Villa Macedonia, Balzan
13 October 2021
Your Excellency [Ambassador Consuelo Femenía]
Honourable Ministers and Parliamentary Secretaries,
[Members of Parliament]
I am very grateful to you, Ambassador Femenia, for inviting me to celebrate with you the National Day of Spain. This celebration is auspicious in more ways than one.
It is the first National Day in this traditional setting that I am addressing in person since the start of the Covid-19 pandemic. It is therefore the perfect opportunity to celebrate the easing of restrictive measures as well as the gradual return to social activities.
It is fitting that we commemorate all those who lost their lives due to the virus, especially in Malta and in Spain. We also need to be extremely thankful to all those frontlines and scientists, that have worked day and night for almost two years, to assist the ill and ensure that vaccines were developed to prevent further escalation in morbidity rates.
On such an occasion one cannot but recall the significant role that Embassies, such as yours Ambassador, played in assisting people that were caught abroad, especially those that fell ill during their travels. In these circumstances, it is always very comforting to know that you will be taken care of and given due assistance, as a result of close cooperation between the Embassy, the Ministry for Foreign and European Affairs, the Ministry for Home Affairs, National Security and Law Enforcement and the Ministry for Health.
On a less ominous note, in the National Day of Spain, we celebrate also the very tightly knit historical relations between our two countries. Several cultural and linguistic traits can be traced back to Spanish origin.
[My surname is an example of such instances.]
Architecturally, I cannot not mention the imposing building of Auberge de Castille, Leon et Portugal and the Auberge d’Aragon in Valletta, that housed various Spanish Knights in Malta.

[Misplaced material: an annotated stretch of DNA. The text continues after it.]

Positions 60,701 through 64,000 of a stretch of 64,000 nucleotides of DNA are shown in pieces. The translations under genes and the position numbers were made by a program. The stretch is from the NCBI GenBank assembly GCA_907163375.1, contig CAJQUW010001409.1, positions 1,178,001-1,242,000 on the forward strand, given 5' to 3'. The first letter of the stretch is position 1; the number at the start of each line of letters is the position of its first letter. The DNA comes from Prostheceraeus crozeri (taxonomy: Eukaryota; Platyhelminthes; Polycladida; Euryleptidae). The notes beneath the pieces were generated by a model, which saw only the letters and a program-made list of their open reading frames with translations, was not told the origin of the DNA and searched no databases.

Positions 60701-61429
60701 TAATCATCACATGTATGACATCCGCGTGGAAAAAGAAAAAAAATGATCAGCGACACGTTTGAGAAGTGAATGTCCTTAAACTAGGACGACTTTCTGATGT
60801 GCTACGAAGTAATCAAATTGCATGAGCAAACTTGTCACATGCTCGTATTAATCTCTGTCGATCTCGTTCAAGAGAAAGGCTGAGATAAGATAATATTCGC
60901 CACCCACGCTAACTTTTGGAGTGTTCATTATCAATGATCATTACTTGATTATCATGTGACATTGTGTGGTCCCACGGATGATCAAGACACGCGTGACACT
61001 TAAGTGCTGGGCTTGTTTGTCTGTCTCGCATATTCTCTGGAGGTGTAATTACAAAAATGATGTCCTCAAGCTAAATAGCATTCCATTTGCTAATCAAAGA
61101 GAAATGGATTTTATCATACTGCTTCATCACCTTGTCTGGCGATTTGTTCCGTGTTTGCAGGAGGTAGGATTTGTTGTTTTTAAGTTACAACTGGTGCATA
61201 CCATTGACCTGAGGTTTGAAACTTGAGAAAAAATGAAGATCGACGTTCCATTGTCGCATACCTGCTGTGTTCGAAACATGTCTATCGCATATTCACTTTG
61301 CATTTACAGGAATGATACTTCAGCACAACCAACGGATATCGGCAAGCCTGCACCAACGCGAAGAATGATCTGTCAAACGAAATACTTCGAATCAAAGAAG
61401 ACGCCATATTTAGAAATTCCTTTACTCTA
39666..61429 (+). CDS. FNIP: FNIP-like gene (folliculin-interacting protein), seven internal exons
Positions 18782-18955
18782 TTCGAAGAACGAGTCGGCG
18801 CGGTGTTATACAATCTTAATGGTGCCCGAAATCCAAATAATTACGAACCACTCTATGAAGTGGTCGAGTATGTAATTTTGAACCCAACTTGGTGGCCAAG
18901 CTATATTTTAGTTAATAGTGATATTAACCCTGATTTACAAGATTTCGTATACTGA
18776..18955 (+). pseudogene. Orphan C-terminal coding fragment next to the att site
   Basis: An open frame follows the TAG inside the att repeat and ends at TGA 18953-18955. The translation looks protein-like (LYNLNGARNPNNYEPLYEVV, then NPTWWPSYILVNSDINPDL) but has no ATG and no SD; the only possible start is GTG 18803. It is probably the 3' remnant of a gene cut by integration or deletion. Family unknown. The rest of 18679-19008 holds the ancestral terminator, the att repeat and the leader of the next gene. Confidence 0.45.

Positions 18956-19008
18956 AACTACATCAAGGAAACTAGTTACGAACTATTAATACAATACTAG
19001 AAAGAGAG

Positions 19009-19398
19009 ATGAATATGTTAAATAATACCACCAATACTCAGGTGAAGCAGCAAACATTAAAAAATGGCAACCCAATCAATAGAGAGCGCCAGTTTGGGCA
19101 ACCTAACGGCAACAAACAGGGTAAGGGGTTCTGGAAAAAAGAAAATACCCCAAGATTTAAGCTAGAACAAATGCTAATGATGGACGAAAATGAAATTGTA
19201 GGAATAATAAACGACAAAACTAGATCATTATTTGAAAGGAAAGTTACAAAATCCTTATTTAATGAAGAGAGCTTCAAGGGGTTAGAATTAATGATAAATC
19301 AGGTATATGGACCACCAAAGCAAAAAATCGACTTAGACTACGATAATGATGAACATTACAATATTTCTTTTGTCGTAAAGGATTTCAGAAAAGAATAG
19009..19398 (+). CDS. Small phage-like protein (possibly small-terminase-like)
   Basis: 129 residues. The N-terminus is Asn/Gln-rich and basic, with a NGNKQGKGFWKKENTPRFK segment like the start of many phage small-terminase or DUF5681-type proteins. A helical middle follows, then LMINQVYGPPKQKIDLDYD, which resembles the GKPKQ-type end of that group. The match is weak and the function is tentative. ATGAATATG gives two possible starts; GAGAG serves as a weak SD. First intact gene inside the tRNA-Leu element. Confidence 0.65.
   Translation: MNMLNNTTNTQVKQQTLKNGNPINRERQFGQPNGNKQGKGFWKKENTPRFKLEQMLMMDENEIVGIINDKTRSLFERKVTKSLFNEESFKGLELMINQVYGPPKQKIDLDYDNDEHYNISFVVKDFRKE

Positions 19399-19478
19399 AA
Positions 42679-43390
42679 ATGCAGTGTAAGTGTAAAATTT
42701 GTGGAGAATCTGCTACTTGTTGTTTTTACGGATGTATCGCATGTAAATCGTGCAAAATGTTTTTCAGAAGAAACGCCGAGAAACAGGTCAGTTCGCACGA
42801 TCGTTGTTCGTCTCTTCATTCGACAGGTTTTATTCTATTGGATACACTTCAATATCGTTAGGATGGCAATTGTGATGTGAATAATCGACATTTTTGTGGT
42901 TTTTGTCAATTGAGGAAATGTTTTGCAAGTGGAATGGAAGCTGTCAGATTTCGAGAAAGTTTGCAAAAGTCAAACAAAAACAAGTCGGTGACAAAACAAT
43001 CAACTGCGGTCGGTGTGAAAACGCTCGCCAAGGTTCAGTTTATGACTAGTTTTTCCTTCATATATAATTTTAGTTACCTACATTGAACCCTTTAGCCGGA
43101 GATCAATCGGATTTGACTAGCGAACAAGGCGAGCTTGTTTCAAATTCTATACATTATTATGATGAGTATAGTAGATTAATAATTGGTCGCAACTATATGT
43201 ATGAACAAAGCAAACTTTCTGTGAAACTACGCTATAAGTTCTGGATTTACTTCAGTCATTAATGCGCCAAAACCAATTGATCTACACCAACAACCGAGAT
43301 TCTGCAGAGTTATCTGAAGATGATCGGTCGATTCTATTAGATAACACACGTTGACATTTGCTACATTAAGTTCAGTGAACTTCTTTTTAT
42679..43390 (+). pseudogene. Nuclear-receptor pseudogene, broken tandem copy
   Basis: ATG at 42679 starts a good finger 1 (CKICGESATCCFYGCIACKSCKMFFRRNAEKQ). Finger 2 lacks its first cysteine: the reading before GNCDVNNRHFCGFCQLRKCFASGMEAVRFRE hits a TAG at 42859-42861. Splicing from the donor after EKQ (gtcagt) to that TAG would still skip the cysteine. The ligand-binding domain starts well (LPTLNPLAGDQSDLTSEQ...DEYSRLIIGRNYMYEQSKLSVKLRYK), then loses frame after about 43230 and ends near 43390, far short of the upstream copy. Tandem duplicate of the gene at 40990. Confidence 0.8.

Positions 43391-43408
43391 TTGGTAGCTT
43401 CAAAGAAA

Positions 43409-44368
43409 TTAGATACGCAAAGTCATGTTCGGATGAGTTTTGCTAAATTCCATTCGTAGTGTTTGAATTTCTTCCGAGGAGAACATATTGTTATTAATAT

Before the coming of the Knights of St John, Malta was part of the Kingdom of the Two Sicilies, under the Bourbons and it was Charles V who offered Malta to the Knights in 1530.
Our bilateral relations may be deep rooted in history but have also flourished into the friendly ties we enjoy in present times. These are relations built on mutual respect and values. Nearer to our times, such proximity has become stronger due to the fact that we face common challenges, but also common ideals and common opportunities.
We share a common neighbourhood that is rich in culture, yet is not bereft of conflict. Malta and Spain have come together many a time on a regional level, especially since we became Members of the European Union, to work on policies that foster stability, security and peace in the Mediterranean. 26 years ago, in 1995, it was the Barcelona Process, with the 2nd Ministerial held in Malta in 1997, when I was Minister of Foreign Affairs. Then there is the 5+5 Western Mediterranean Forum and the Union for the Mediterranean. These two fora provide a space for discussion with our friends from the southern shores. They also help us to identify and embark on viable and tangible projects in many technical areas, other than the political or the economical. Many of these projects have been successfully set in place and are giving results.
The effects of migration and climate change as well as the various conflicts surrounding our region require more effort from our side and more determination to act as promoters of positive change where there are prospects for it. As coastal countries around the Mediterranean, we do not have the luxury to wait for solutions. We are the ones that need to provide them, notwithstanding the opposition that might come our way.
The European Union provides us with such possibilities. Now that the discussions about the future of the EU are in full swing, we have the chance to be agents of change. The same applies within the United Nations. In this regard, Malta will be contesting the 2022 elections to sit on the UN Security Council non-permanent seat for the years 2023-2024. In this regard, Malta counts on the support of Spain to bring forward the concerns of our neighbourhood as well as global issues in this prestigious format.
I truly endorse what you said about the need to emerge from the shadow of Covid-19. We have to be more energised and more determined to face the world’s biggest challenge ever, that of climate change. On a regional scale, the phenomenon of migration and the strengthening of EU-Africa relations is key to Mediterranean and European security, as well as stability and prosperity in our region.
I now want to spare a few words for the Spanish Nationals living in Malta. I thank you on behalf of fellow Maltese, for the economic and societal contribution you are giving to our country. Together with all of us, you are all making a difference in the ongoing development of the economy of the Maltese Islands.
In conclusion, Your Excellency, distinguished guests, I invite you to raise your glasses for a toast, to the health of the King of Spain, His Majesty King Felipe VI and to the excellent relations between our Peoples.